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Is Sarah Palin a dream come true or a nightmare for the vice presidency?

Six months ago, I sat in my hometown, forced to listen to the ramblings of the local radio station: “Who will you vote for in the Primaries?”

There were predictable calls of homage to McCain, a superstar in conservative Tuolumne County, CA; I even caught a few maverick cheers for Obama.

And then: “I’m voting for Hillary Clinton, because it’s time we had a female president!”

Do you think you sound intelligent when you say that? I snarled to myself. It was as sexist in my mind as voting for McCain because he’s a man. If Senator Clinton and her followers believed in equality between the sexes, then why call attention to the obvious fact that she’s a woman?

Then came Sarah Palin. No fellow woman has ever made my ovaries cringe so violently. My mother’s ilk had ingrained in my mind certain seemingly unalienable associations with feminism: pro-choice, socially liberal, and secularist policies in government.

Suddenly an anti-choice Creationist who praised the war in Iraq as “a task sent from God” promised that with John McCain’s victory, the highest glass ceiling would finally come crashing down.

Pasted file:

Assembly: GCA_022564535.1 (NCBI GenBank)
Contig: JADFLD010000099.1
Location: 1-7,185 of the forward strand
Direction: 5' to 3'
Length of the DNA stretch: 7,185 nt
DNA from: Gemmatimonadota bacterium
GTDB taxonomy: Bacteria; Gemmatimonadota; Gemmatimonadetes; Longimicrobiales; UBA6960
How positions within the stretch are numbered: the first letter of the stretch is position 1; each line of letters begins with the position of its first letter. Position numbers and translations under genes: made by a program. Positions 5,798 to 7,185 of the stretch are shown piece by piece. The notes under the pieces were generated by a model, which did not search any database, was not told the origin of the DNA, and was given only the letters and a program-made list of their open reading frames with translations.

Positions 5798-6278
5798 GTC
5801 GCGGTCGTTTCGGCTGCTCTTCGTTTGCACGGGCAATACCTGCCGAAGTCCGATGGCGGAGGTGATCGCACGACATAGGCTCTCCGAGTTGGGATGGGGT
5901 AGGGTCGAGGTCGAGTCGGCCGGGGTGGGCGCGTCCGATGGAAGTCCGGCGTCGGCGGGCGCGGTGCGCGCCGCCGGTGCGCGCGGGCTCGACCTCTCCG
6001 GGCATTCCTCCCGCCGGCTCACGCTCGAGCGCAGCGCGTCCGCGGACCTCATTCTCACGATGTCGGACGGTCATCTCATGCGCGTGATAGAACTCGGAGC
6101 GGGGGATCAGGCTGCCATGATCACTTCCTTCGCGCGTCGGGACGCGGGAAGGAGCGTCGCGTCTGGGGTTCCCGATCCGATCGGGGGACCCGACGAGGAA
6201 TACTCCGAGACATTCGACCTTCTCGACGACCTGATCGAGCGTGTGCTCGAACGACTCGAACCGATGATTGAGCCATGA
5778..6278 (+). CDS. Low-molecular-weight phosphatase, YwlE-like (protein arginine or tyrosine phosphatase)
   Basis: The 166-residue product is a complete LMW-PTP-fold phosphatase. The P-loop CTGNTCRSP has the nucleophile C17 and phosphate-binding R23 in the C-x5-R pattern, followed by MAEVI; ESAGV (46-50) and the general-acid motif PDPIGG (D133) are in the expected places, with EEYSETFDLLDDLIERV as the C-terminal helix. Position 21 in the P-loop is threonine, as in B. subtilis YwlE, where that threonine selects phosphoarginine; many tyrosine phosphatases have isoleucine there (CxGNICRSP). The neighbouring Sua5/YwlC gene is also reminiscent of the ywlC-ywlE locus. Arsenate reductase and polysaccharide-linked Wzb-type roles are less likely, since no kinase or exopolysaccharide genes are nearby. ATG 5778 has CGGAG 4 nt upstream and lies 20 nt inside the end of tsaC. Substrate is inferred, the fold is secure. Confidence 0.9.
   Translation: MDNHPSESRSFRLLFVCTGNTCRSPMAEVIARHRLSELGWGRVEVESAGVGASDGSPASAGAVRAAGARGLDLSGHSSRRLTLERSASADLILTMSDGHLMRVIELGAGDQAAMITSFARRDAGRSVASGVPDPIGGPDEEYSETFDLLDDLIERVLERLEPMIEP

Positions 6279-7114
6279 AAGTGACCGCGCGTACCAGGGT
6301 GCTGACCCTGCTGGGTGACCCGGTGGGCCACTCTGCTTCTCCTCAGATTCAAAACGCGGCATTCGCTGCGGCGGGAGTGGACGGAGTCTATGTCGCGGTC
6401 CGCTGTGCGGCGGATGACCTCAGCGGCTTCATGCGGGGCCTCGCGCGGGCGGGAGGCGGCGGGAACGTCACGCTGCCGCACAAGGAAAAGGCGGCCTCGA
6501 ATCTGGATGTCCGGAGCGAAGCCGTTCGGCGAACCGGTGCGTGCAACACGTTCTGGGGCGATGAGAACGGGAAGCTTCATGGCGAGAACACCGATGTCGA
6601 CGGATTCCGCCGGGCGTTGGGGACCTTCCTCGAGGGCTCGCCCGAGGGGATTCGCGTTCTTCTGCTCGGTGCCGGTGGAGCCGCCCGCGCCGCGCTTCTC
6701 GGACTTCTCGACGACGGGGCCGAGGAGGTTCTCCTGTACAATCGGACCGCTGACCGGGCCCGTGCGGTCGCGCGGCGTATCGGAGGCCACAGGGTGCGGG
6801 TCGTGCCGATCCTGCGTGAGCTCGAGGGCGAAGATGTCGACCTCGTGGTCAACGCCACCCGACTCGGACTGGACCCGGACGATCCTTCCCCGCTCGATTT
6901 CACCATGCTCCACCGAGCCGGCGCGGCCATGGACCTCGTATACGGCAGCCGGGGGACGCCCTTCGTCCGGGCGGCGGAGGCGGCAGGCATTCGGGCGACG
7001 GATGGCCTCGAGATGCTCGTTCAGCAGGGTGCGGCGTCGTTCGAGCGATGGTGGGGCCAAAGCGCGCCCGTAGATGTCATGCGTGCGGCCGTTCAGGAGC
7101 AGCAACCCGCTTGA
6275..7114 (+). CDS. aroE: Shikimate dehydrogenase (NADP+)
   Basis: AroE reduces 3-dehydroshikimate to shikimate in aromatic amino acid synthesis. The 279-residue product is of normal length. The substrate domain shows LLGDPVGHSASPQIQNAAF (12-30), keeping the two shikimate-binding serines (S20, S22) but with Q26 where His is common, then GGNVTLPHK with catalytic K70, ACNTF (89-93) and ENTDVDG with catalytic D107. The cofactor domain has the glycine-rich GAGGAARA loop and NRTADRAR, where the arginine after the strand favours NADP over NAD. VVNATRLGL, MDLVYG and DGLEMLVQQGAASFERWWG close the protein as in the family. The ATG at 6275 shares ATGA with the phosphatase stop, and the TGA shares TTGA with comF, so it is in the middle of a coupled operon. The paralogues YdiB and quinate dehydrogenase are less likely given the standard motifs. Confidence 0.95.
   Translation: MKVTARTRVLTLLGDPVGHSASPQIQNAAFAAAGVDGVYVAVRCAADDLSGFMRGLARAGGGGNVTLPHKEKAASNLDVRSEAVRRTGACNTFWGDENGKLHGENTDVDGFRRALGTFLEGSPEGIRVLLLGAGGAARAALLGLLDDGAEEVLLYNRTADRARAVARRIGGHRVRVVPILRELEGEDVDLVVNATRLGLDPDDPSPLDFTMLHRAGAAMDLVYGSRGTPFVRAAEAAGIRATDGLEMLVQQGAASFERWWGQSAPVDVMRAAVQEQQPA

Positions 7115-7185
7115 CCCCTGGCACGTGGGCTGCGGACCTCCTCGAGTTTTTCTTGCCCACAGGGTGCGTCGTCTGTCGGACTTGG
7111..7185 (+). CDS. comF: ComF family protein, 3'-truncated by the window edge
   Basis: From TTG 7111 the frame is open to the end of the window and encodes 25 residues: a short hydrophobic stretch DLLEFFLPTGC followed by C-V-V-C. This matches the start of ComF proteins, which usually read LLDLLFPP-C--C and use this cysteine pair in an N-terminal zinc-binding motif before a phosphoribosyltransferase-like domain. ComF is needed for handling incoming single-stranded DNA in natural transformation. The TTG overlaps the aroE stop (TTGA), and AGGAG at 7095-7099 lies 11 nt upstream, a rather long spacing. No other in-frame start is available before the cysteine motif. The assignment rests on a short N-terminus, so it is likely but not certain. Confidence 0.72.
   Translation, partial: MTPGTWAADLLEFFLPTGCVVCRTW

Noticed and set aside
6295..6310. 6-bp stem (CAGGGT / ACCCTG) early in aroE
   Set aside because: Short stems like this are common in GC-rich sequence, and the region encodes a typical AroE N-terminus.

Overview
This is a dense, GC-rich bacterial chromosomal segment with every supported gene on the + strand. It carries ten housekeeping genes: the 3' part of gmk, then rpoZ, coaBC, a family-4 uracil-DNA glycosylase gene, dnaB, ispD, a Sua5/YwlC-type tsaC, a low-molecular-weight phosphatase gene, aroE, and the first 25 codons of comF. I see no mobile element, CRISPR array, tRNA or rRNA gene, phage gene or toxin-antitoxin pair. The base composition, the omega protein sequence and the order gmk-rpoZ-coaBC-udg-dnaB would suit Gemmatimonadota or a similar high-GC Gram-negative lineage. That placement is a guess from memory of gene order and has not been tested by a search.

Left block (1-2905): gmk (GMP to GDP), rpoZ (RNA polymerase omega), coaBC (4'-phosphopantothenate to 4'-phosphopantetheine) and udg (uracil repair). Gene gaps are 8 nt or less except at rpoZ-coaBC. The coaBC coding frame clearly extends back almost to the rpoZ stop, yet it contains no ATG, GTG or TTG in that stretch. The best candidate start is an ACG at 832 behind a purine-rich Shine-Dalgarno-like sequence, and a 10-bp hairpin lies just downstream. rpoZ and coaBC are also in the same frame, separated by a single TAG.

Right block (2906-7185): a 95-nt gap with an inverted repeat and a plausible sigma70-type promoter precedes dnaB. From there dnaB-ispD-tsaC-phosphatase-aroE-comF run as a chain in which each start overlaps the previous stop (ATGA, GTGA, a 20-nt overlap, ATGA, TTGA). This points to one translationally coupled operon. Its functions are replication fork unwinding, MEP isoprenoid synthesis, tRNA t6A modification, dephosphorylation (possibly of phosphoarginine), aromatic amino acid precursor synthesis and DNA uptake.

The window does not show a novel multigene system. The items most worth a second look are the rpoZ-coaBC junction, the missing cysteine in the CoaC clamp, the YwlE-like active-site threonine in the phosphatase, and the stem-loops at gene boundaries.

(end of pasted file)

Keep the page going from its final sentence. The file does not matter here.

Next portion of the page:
My friends and I accused Palin of being the Anti-Feminist, but as time progressed, I had to question our correctness. In its very basics, feminism represents two fundamental stances: a woman’s right to participate politically, and to determine her own station.

Sarah Palin has done just that: she knew she wanted to be a wife and mother – she is now happily married with five children. She believes women have an equal duty to fill the highest offices in the land. She is obviously articulate and intelligent, despite any uncouthness. Sarah Palin, I am scared to say, is in fact a feminist.

I am in no way defending John McCain’s vice presidential pick. To the contrary, the whole thing reeks of tokenism, and though I disfavor her, I believe Palin to be sincere in her desire to be an exceptional leader, a quality which McCain has used to turn Palin into a pawn.

I warmly invite disagreement to my musings, if only to open discussion about a subject that has been burning on my mind for the last week. Is feminism purely for the socially liberal? Or can conservatives have their own definition too?